These are the items I’ve made thus far. Apart from the beanie I haven’t used a pattern. I definitely need to up my skills a level. I kind of got stuck in an autistic rut of producing one thing after another. It’s ok though and I shouldn’t be too hard on myself.
I’ve happily been using my handspun which falls somewhere between 4 ply and double knit weight; it all depends on the fibre really. This means patterns often need tweaking.
The first picture is a few items using commercial yarn… two pairs of hand mitts and a dishcloth. I really dislike the dishcloth craft yarn with all its stringy little hangy bits. I gave up trying to crochet with it as I couldn’t see the stitches and resorted to knitting it. It’s also tough on my hands and wrists. I bought them when they were reduced in price but wish I hadn’t.
From here on all yarn is handspun. The next are a pair of leg warmers…
A beanie and matching mitts…
And several more pairs of mitts…
Hmm… I’m planning on gifting myself the leg warmers 😊
We have family visiting on Saturday. They are likely not able to visit again until well into the new year so I have plans to hang the Christmas tree and do a bit of decorating to excite the grandchildren 👷 👧
Wishing you a day of contentedness wherever you are and lots of love from me
Things went so much better with my woven items as they ended up staying for the whole weekend. If you remember, they were only going to be exhibited for a couple of hours on Friday evening. I’m so pleased and grateful to Jen for the opportunity. Thanks lovely Jen 🌷💟😊💐💕🌺🌸🌼🌻
I popped in to collect the remainng items this afternoon and I actually remembered to take some photos (with my phone though, so not the best quality images, sorry).
There’s one of Jen modeling a wrap…
Here are some of the items on the shop’s ladder…
It’s a fab ladder don’t you think?
Someone wrapped each rung with tissue to protect the weave catching.
Some other views of the store…
Thank you so much to Jen and her lovely team for this opportunity. It’s just what I needed at this point in my life. I sold one item and there were some very nice remarks and much admiration for my makes.
Note: I would like to add I have not received payment of any kind to promote Raft Clothing. I have done so out of gratitude and a belief in supporting small local business.
The following has been copied from Wikipedia…
Accessed 24/11/2017 from https://en.m.wikipedia.org/wiki/Yarn_Market,_Dunster
Dunster Castle stands on a site which has been fortified since the late Anglo-Saxon period, signifying the importance of the area. After the Norman conquest of England in the 11th century, William de Mohun constructed a timber castle on the site as part of the pacification of Somerset.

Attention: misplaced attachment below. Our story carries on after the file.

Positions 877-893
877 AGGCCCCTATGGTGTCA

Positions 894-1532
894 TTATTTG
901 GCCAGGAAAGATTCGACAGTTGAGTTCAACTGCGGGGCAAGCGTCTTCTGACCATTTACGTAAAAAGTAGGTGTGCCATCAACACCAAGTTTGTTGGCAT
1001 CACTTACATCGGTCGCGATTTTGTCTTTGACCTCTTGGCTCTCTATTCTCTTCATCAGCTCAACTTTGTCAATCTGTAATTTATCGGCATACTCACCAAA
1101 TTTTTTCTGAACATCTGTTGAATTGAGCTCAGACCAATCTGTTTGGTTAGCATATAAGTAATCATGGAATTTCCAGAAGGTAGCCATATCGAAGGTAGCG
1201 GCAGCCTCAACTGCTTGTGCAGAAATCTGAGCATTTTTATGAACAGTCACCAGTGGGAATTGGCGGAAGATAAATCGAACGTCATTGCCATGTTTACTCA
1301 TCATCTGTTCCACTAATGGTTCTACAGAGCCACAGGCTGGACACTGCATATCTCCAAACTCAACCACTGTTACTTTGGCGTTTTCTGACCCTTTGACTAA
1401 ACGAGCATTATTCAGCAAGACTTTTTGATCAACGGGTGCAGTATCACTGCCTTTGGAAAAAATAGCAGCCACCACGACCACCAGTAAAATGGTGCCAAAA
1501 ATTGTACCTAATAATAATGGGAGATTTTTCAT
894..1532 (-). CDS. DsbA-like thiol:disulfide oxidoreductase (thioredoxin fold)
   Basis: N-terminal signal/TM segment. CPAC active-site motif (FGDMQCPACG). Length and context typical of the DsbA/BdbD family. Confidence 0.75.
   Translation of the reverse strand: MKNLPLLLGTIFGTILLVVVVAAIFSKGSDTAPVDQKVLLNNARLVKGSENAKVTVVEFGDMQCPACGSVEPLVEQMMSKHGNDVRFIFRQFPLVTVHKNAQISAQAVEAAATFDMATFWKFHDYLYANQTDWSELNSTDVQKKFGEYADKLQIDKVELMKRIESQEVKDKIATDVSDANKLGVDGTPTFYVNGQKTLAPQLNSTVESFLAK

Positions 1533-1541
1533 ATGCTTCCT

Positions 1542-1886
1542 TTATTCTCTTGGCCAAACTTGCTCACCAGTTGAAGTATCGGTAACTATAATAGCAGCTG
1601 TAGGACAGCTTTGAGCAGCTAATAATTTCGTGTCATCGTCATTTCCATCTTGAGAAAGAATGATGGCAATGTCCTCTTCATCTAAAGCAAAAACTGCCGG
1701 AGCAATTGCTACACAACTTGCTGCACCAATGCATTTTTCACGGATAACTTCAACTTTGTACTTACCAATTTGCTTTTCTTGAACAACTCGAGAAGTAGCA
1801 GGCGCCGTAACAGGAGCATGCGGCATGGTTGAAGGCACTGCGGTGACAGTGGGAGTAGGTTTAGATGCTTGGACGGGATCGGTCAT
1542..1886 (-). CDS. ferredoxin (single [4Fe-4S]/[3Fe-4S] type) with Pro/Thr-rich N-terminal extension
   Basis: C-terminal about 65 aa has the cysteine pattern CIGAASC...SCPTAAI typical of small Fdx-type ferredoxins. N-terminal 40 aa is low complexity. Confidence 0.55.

A stone shell keep was built on the motte by the start of the 12th century, and the castle survived a siege during the early years of the Anarchy. At the end of the 14th century the de Mohuns sold the castle to the Luttrell family.
Dunster had become a centre for woollen and clothing production by the 13th century, with the market dating back to at least 1222, and a particular kind of kersey or broadcloth became known as ‘Dunsters’. The prosperity of Dunster was based on the wool trade, with profits helping to pay for the construction of the tower of the Priory Church of St George and provide other amenities. By the 15th century the importance of the town was declining particularly due to the silting up of the harbour. The Luttrell’s wanted to maintain the importance as a market and in 1609 George Luttrell, of the Luttrell family constructed the market to shelter traders and their wares from the rain and provide more security for their wares. The exact date of construction is debated and a variety of dates are given in different sources, however 1609 is considered the most likely.
A second market cross, known as the Butter Cross, which was built in the 15th century used to stand near the Yarn Market but was moved to the outskirts of the village in the 18th or 19th centuries. The Yarn Market is in the guardianship of English Heritage but is managed by the National Trust. In 1951 the Ministry of Works took over various properties including the Yarn Market from the Crown Estate. They carried out restoration works, however this was controversial as the shape of the roof was changed to more closely resemble the appearance of the original building, rather than that produced by subsequent revisions.
View of the supporting structure of the roof
The octagonal building, which is 9.4 metres (31 ft) in diameter, has a central stone pierwhich supports a heavy timber framework for the structure. The slate roof has a central wooden lantern topped by a weather vane. The roof is interrupted by a series of dormerwindows. Around the periphery is a low wall and vertical timber supports. Some of the sills are stone and others timber.
One of the roof beams has a hole in it, a result of cannon fire in the Civil War, when Dunster Castle was a besieged Royalist stronghold for five months under the command of Colonel Wyndham. Following the damage, it was restored in 1647 to its present condition by Francis Luttrell.
Please see quote source for references.